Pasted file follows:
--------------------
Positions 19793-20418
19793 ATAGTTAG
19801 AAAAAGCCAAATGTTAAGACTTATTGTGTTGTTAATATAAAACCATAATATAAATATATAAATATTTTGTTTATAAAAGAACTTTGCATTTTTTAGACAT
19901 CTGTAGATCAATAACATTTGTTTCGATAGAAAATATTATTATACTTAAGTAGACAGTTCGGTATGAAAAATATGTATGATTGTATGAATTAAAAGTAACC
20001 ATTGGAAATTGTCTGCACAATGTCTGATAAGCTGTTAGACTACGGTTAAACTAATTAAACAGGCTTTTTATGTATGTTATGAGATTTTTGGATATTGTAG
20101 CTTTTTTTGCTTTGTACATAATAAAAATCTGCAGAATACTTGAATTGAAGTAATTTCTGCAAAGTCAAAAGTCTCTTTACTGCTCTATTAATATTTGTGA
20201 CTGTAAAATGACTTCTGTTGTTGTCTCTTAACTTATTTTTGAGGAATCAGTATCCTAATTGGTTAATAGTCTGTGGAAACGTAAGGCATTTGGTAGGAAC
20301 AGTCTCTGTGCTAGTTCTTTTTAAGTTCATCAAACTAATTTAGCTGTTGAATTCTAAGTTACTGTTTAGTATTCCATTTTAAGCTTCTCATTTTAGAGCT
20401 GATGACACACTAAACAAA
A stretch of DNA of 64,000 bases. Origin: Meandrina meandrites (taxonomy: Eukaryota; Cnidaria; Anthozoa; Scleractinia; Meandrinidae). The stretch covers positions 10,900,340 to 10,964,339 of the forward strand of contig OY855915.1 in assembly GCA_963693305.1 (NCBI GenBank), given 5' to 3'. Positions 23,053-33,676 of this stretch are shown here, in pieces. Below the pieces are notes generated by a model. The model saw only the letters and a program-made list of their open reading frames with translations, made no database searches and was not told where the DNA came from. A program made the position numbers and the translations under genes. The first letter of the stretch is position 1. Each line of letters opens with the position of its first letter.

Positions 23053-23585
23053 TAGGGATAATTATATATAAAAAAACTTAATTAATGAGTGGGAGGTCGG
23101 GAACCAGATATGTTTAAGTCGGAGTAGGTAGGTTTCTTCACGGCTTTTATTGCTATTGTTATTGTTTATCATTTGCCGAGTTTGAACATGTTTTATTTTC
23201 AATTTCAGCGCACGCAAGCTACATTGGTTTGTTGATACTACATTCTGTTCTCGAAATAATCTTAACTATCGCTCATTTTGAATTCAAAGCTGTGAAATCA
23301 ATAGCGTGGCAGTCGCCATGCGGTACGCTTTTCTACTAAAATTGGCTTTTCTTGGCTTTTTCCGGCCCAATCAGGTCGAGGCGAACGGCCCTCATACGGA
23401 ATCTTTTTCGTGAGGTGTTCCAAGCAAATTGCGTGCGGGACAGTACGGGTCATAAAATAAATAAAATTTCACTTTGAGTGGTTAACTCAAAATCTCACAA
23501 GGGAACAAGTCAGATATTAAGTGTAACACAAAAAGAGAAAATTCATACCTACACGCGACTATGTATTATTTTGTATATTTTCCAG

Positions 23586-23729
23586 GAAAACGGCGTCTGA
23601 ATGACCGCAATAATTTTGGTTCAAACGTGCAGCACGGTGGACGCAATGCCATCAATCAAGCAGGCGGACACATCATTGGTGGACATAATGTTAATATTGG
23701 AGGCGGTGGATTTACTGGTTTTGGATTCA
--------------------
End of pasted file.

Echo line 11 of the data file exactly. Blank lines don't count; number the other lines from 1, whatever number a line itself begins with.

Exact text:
Positions 23053-23585